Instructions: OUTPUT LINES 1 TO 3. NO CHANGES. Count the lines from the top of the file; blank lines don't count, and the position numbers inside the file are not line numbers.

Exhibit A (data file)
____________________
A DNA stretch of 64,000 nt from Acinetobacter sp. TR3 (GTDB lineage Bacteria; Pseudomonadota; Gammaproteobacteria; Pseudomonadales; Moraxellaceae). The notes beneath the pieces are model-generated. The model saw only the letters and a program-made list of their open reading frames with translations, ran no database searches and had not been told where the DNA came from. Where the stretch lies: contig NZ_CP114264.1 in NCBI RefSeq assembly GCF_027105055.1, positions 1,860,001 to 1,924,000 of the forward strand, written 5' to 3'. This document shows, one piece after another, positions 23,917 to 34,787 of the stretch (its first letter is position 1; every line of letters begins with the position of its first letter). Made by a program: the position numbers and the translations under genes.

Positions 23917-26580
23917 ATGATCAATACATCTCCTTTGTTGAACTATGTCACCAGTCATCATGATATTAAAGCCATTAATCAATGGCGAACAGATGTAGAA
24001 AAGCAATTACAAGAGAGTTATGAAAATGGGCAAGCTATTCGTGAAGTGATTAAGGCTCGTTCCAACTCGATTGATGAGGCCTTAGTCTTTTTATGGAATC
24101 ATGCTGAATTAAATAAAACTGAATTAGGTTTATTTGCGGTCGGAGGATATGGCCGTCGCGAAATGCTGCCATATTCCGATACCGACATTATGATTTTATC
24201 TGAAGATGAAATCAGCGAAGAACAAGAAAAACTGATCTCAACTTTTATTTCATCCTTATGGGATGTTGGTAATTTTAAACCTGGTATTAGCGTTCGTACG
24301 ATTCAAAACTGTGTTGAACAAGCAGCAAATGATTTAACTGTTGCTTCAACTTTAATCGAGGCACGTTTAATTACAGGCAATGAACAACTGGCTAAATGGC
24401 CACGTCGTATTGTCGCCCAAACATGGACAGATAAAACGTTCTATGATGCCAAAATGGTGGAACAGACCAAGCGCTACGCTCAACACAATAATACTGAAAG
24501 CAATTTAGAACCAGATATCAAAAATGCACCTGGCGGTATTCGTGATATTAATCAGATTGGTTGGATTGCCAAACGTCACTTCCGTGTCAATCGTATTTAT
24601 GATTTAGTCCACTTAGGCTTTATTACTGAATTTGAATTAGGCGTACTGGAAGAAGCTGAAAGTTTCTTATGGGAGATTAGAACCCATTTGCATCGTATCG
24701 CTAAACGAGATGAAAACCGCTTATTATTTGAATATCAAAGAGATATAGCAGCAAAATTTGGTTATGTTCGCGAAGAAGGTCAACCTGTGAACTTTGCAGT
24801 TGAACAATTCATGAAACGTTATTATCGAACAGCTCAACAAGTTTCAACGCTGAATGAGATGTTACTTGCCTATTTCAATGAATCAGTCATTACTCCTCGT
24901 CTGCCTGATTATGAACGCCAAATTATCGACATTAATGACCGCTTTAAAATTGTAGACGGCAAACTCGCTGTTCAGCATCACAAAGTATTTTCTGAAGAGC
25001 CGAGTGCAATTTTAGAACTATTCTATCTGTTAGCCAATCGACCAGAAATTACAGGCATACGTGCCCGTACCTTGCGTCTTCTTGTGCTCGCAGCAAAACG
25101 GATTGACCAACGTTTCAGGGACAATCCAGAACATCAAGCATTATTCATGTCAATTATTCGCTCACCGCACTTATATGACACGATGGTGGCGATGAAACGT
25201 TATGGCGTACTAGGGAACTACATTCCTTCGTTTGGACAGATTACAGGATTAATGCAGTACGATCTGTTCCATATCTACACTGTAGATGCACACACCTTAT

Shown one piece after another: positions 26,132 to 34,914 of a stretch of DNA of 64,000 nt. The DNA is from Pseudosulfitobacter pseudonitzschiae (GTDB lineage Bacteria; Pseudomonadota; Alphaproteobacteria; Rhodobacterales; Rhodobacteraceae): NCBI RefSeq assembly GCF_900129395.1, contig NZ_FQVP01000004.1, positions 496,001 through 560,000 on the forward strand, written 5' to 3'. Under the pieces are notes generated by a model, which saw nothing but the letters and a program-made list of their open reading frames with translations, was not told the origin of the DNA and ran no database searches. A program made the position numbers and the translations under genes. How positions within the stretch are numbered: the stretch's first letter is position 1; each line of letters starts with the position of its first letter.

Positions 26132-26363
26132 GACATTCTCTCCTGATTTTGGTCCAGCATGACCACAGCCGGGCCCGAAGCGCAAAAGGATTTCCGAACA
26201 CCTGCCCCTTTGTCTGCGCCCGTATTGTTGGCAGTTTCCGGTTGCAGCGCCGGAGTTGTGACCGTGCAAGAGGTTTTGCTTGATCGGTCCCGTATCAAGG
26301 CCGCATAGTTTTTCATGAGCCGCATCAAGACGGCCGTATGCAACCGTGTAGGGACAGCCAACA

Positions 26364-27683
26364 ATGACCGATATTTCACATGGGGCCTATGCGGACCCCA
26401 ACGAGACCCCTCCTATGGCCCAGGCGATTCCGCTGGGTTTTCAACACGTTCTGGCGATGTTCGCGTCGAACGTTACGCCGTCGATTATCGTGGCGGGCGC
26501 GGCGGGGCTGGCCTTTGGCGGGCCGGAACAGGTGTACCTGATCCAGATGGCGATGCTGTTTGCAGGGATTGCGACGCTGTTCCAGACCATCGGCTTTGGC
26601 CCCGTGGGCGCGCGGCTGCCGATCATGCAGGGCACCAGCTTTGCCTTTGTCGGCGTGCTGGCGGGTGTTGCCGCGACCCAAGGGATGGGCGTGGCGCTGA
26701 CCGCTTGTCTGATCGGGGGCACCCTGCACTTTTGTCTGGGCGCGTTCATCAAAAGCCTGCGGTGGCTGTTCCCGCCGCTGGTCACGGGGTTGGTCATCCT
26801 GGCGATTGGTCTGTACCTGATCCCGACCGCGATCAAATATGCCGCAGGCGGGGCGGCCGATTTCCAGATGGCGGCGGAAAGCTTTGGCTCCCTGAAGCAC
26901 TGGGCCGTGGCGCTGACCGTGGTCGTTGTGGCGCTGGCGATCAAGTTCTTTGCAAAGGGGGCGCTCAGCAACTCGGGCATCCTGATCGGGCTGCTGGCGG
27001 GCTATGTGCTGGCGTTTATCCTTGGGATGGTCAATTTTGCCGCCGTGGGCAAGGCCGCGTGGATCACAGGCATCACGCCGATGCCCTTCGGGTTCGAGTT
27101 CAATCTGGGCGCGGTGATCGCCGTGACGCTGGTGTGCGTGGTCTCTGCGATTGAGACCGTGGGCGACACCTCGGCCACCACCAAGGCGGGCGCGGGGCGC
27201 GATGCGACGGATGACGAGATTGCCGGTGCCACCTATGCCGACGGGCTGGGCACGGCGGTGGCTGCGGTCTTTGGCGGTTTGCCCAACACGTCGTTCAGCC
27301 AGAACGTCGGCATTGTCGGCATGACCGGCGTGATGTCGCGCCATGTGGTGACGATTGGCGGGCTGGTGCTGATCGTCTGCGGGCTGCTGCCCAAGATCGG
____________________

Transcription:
A DNA stretch of 64,000 nt from Acinetobacter sp. TR3 (GTDB lineage Bacteria; Pseudomonadota; Gammaproteobacteria; Pseudomonadales; Moraxellaceae). The notes beneath the pieces are model-generated. The model saw only the letters and a program-made list of their open reading frames with translations, ran no database searches and had not been told where the DNA came from. Where the stretch lies: contig NZ_CP114264.1 in NCBI RefSeq assembly GCF_027105055.1, positions 1,860,001 to 1,924,000 of the forward strand, written 5' to 3'. This document shows, one piece after another, positions 23,917 to 34,787 of the stretch (its first letter is position 1; every line of letters begins with the position of its first letter). Made by a program: the position numbers and the translations under genes.

Positions 23917-26580
23917 ATGATCAATACATCTCCTTTGTTGAACTATGTCACCAGTCATCATGATATTAAAGCCATTAATCAATGGCGAACAGATGTAGAA